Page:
The “Flanders Mare,” as history has dubbed her, Anne of Cleves was King Henry VIII’s shortest-lived wife, yet she managed to outlive all of the other 5 wives and Henry himself! Anne’s brief bio as Queen is full of fascinating tidbits nonetheless, so here’s the report, straight from the Mare’s mouth:
Guten Tag! I am Anne, daughter of John III, Duke of Cleves in Germany – Ja, Danke, Wiener schnitzel, Lederhosen! When I was just 12, I was betrothed to Francis I, son of the Duke of Lorraine, though he was but 10. The arrangement was cancelled in 1535, and instead, I was suggested as a wife to King Henry VIII of England, so our two countries could seal an alliance. Henry decided to do a beauty background check by sending his royal artist, Hans Hoblein, to paint portraits of me for the King to consider. After deliberation, Henry agreed to a marriage treaty – I was moving to England!
I finally met Henry in Rochester, but his reaction was less than favorable… he didn’t like my looks, a crushing thing for any woman to hear, but especially one in my position! Henry tried to get his chancellor to find a legal way to cancel the marriage, but the risk of offending my native Germany was too high. So on January 6, 1540 we were wed at the royal Palace of Placentia.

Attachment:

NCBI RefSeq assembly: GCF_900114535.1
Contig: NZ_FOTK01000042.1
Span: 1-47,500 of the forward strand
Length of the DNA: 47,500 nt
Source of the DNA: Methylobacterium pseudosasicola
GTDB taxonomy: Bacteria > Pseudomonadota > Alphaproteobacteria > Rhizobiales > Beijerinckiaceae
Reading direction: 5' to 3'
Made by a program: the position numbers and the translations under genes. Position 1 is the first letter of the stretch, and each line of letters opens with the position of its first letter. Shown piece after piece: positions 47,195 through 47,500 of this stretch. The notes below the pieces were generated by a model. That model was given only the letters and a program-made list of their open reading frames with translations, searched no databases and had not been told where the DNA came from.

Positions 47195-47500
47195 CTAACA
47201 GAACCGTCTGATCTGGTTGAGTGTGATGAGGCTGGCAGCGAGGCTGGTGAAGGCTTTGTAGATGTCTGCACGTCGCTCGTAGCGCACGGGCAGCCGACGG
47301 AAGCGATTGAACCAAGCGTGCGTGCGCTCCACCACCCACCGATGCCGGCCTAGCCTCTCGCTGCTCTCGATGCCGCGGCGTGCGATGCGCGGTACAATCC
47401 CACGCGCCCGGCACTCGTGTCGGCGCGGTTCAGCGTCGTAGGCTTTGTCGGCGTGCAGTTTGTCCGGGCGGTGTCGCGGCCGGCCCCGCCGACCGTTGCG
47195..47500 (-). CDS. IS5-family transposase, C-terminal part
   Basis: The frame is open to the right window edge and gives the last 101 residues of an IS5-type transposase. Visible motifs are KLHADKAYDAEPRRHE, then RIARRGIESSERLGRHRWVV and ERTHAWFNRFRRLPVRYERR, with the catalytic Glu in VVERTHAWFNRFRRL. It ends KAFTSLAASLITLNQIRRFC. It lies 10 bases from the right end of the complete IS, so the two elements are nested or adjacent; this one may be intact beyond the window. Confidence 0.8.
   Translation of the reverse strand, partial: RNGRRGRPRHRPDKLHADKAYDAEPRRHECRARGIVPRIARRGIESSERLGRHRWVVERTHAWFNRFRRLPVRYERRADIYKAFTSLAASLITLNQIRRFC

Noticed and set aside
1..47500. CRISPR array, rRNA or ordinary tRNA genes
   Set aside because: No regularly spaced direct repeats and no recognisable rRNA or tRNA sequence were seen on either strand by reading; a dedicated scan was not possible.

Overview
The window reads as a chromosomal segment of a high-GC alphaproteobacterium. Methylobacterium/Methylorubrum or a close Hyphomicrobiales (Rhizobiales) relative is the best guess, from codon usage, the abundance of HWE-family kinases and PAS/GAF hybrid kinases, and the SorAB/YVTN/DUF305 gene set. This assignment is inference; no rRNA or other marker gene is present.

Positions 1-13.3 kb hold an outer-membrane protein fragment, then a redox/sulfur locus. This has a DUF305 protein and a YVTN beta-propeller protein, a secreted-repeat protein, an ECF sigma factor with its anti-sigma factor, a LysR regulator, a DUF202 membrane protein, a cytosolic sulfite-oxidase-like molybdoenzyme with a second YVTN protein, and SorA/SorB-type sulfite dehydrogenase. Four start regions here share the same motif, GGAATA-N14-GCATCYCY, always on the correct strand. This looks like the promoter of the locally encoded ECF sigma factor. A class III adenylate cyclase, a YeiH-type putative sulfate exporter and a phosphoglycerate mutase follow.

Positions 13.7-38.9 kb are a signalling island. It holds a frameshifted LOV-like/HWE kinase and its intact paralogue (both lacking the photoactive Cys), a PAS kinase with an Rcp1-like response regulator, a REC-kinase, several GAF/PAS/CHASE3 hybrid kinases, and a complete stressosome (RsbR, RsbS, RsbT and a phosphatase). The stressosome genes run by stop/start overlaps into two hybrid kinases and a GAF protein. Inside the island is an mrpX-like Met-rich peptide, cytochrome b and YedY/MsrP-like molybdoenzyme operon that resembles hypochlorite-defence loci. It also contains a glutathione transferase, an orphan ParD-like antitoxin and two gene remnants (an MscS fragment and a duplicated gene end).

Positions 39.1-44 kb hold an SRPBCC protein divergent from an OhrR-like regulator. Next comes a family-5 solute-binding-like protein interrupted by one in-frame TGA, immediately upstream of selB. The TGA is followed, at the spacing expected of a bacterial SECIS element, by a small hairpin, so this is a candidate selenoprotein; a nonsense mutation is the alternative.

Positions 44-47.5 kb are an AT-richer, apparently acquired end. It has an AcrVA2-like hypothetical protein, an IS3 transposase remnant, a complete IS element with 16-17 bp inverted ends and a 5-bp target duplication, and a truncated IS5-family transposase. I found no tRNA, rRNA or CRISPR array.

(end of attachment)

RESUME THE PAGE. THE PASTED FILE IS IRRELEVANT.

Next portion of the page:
Renaissance Wedding Gown and Veil:
Our first night as a married couple was a disaster, and we didn’t… um… become intimate, as it were. This ended up being a tool for Henry when he finally decided to cut loose the ball-and-chain. I was told to leave Court on June 24th, then I was informed of his plans to get an annulment on July 6… I quickly agreed to the annulment. Ours hadn’t been much of a real marriage, anyhow. Just 3 days later, the annulment was complete on the grounds of our failing to consummate and my previous betrothal to Francis I. At the end, our marriage had only lasted 6 months!
Anne of Cleves Chemise:
Grateful for my compliance, the King gave me a generous settlement, including Richmond Palace and Hever Castle. I was given the title, “The King’s Sister,” and unbelievably, Henry and I became friends in later years. I visited Court often and got to know his children – I even attended the coronation of his daughter, Mary I! In the end, I spent the rest of my days in England, managing my estates, outliving Henry and all his other wives. Still sounds like a happy ending to me.
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